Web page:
In Japan, the Sicilian martial arts expert Nicolo "Nico" Toscani is recruited by the CIA Special Agent Nelson Fox to join the Special Operations Forces in the border of the Vietnam and ... See full summary »
Casey Ryback hops on a Colorado to LA train to start a vacation with his niece. Early into the trip, terrorists board the train and use it as a mobile HQ to hijack a top secret destructive US satellite.
This movie tells the story of a man who goes undercover in a hi-tech prison to find out information to help prosecute those who killed his wife. While there he stumbles onto a plot involving a death-row inmate and his $200 million stash of gold.
Don Michael Paul
Kim is a Taekwondo champion who decides to give up his fighting career for good in order to take care of his daughter Sa Rang. But when an evil gambling kingpin kidnaps Sa Rang, Kim must ... See full summary »
Forrest Taft is an environmental agent who works for the Aegis Oil Company in Alaska. Aegis Oil's corrupt CEO, Michael Jennings, is the kind of person who doesn't care whether or not oil spills into the ocean or onto the land, just as long as it's making money for him. He even makes commercials that make him look like he cares about the environment. Jennings is almost finished with building his new state-of-the art oil rig: AEGIS-1. The problem is that if he doesn't finish building the rig in thirteen days, the land rights will be returned to the Eskimos and the Alaskan government. When Jennings finds out that Taft's best friend Hugh Palmer has a computer disk that contains information about defective equipment on AEGIS-1, he sends out his goons to murder Palmer. When Taft tries to interfere, Jennings tries to kill Taft. But an Eskimo woman named Masu, who introduces Taft to her father Silook, the chief of her tribe, rescues Taft. With Masu's help, Taft begins a trek through the ... Written by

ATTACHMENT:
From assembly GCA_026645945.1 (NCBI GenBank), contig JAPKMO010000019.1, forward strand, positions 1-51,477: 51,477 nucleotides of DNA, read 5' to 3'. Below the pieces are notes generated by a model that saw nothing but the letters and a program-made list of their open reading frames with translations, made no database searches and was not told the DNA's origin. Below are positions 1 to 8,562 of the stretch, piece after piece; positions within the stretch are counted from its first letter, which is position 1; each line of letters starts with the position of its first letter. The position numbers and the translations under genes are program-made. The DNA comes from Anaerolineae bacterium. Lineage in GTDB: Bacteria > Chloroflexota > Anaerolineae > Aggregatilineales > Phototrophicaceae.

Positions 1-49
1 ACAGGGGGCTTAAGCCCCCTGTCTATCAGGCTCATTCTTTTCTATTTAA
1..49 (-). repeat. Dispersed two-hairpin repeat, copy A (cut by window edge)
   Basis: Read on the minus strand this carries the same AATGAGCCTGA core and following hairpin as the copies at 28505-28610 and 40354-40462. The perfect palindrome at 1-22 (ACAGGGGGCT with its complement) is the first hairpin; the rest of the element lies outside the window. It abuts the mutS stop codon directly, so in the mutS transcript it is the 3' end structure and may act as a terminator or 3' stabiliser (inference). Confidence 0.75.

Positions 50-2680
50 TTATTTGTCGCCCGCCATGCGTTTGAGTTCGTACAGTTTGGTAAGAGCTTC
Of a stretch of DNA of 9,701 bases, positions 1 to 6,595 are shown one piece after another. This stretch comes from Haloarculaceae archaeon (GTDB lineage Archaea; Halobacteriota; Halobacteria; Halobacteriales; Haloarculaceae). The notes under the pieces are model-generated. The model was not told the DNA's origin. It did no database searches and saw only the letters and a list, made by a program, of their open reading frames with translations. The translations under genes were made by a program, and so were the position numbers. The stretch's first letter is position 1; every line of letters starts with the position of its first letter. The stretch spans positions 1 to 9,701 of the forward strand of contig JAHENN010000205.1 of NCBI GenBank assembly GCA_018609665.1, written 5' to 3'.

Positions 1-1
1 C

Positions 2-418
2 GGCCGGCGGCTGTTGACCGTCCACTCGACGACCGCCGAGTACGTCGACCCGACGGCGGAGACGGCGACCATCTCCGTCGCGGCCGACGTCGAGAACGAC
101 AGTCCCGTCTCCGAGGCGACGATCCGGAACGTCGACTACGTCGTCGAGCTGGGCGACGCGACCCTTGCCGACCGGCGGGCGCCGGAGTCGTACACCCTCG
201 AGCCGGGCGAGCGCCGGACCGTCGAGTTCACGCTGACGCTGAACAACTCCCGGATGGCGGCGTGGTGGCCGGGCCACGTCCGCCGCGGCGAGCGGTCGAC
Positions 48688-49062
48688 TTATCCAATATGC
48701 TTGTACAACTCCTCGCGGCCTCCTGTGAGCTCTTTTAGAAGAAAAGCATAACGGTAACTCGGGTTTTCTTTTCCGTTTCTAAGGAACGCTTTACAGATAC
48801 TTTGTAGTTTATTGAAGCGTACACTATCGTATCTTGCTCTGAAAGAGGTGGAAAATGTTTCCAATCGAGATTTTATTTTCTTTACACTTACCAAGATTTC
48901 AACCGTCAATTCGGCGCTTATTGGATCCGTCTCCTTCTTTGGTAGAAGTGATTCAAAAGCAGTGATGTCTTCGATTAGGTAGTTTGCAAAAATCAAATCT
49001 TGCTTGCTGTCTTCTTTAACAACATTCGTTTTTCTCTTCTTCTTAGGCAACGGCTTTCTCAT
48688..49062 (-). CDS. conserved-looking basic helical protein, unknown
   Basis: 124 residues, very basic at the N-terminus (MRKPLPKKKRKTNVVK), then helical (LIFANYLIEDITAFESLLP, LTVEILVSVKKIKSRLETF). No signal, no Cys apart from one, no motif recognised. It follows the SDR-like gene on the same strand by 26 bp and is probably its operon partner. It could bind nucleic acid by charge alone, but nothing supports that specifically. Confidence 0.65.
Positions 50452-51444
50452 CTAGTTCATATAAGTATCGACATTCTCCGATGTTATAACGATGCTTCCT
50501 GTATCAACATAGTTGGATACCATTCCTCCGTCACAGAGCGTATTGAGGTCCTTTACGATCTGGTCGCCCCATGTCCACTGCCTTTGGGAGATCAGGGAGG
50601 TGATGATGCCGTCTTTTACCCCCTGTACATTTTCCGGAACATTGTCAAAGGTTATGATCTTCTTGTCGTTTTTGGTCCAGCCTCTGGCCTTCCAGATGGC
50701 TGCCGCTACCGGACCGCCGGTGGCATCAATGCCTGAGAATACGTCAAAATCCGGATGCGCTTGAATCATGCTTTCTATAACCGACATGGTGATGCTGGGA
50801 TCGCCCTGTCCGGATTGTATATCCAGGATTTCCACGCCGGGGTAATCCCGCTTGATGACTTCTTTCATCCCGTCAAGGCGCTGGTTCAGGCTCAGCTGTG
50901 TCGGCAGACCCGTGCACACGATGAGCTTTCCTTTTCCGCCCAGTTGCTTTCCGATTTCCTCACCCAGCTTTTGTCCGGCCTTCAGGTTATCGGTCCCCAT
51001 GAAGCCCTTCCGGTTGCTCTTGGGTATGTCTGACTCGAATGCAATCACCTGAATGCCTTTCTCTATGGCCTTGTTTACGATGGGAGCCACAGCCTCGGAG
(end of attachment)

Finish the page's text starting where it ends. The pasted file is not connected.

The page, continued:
After Warner offered Steven Seagal the directorial reins for this film, then titled Rainbow Warrior, the budget blew out when bigger and more explosive action scenes were written into the screenplay. Warner turned to indie production company Largo Entertainment to share some of the cost. In return, Largo would get the international rights to the film. However, after Under Siege opened, and performed beyond Warner's expectations, Warner decided to fully finance the film themselves. See more »
When Seagal hurls a villain through a pane of glass, a microphone and its operator are very visible to the left of the shot. See more »
[about his machine gun]
Well, what do you think? Stock in or out?
I don't think it's going to make much difference.
Well, I do, see. 'Cause when it's out I kinda feel like a pussy, you know what I'm saying. And when it's in, it just feels like, I don't know, meaner or something and when I kill the son of a bitch I wanna feel good about myself. I wanna feel solid.
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The first half of the end credits run over images of Alaska and its various wildlife, until we see Forrest Taft & Masu in a canoe, with Taft pointing out to Masu, a crow in front of them circling over the water (supposedly meant to be Silook in another form) See more »
Hilarious, though unfortunately takes itself seriously. (I hope Steven Seagal doesn't come looking for me for this review.) Alaskan stoners who were actually familiar with the bush watched it just for the laughs. A great ethnic Alaskan Native cast including Japanese, Chinese, Samoan, Plains Indians, etc. There actually are some indigenous Alaskans in roles as extras. Seagal asks his Chinese co-star, "Can you ride a horse?" "Of course," she says, or something like that, "I'm an Indian." Almost nothing fits, even the scenery. This movie is amazingly consistent. The plot, acting, direction, locations, screenplay, stunts, etc., are all equally ridiculous.
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